MENTAL HEALTH

Greater Twin Cities United Way responds to surge in calls for housing, mental health help

Greater Twin Cities United Way responds to surge in calls for housing, mental health help
Written by ckv6u

Greater Twin Cities United Way is known for giving grants to frontline nonprofits that help Minnesotans with everything from food assistance to mental health.

But now the Minneapolis-based organization, among the largest of the 1,200 United Way chapters in the United States, is taking on more of a direct role. It’s increasing contracts with government agencies and universities to operate call centers that Minnesotans are increasingly relying on to find food, rental assistance and other social services.

“There aren’t very many places that we provide frontline services. We typically fund and work through our nonprofit partners,” CEO John Wilgers said. “But 211 is one of those places and we have grown and expanded there.”

United Way’s long standing 211 helpline is responding to a surge in demand, fielding 480,000 calls in 2021 — a 40% increase from 2020, according to a new report from United Way, one of the largest social services nonprofits in Minnesota. The helpline connects residents to resources, such as locations of food shelves.

United Way for the first time started operating a suicide and crisis lifeline in 2021, which relaunched this year nationally with the new 988 phone number. The nonprofit’s 17 crisis counselors answered 9,300 calls from Minnesotans, ranging in age from 9 to 90, in 2021.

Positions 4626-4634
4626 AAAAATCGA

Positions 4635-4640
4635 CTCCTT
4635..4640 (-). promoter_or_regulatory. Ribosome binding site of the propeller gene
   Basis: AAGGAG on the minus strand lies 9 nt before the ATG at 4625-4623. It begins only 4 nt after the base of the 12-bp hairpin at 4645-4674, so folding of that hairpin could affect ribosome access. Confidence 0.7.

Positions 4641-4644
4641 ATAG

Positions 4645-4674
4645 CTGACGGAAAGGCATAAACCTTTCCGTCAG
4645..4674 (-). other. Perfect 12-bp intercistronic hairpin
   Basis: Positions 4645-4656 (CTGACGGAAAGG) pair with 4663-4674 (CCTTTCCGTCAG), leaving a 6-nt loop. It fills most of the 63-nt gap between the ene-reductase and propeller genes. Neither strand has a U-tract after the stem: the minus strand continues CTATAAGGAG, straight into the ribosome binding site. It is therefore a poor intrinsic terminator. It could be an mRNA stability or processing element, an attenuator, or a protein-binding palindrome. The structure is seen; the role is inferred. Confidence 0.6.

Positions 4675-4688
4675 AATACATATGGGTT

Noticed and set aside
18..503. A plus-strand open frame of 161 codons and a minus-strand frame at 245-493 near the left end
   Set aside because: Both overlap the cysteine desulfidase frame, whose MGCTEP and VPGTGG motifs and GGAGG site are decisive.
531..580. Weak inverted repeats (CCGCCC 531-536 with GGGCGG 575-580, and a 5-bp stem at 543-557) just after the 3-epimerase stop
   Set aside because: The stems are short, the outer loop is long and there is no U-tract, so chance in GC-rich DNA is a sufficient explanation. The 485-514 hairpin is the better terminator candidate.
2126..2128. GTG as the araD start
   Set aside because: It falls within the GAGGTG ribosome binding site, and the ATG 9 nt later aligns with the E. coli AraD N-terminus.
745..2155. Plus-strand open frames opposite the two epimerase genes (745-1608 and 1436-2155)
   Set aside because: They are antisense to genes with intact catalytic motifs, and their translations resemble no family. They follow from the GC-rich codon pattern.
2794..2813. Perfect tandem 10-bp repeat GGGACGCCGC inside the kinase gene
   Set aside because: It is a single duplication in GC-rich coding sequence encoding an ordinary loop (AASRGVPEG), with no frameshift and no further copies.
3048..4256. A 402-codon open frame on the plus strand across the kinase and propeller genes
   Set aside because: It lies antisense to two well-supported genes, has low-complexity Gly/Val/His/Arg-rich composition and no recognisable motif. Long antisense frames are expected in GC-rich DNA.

In 2021 and 2022, United Way operated a call center for RentHelpMN, the state’s federally funded emergency rental assistance program that ended earlier this year. And it contracted last summer with the Minnesota State system to expand the 211 helpline to its 30 colleges and seven universities, connecting students to mental health and other resources both on campus and in the community.

The 988 and RentHelpMN call centers were funded by the state through contracts with United Way. According to tax forms, government contracts increased nearly $1 million last year for United Way, but Wilgers said the call centers — which employ a total of about 50 people — added expenses, so the profit margin is narrow.

The contracts are part of United Way’s growing focus on various ways of drawing revenue instead of relying on longstanding workplace giving campaigns, which have declined in recent years as more employees gave directly to charities of their choice rather than through payroll deductions. The nonprofit’s revenue peaked in 2014 at $102 million and has fallen every year since.

United Way’s revenue in 2021 reached about $56 million, though that was less of a drop than in previous years. Even with the revenue drop, the organization recorded its first surplus since 2015, stemming six years of deficit spending, according to newly released financial data.

Wilgers said the nonprofit is looked for new ways to connect with donors, including fundraising around specific issues. A few years ago, it launched an online workplace giving tool to help employees research charities, target donations and sign up to volunteer. The nonprofit is on pace to end the year on budget.

“Diversifying revenue streams has allowed us to stabilize overall revenue,” Wilgers said. “It is a good sign. The stability in our revenues, the surplus, the growth in our net assets all are indications of a strong financial position.”

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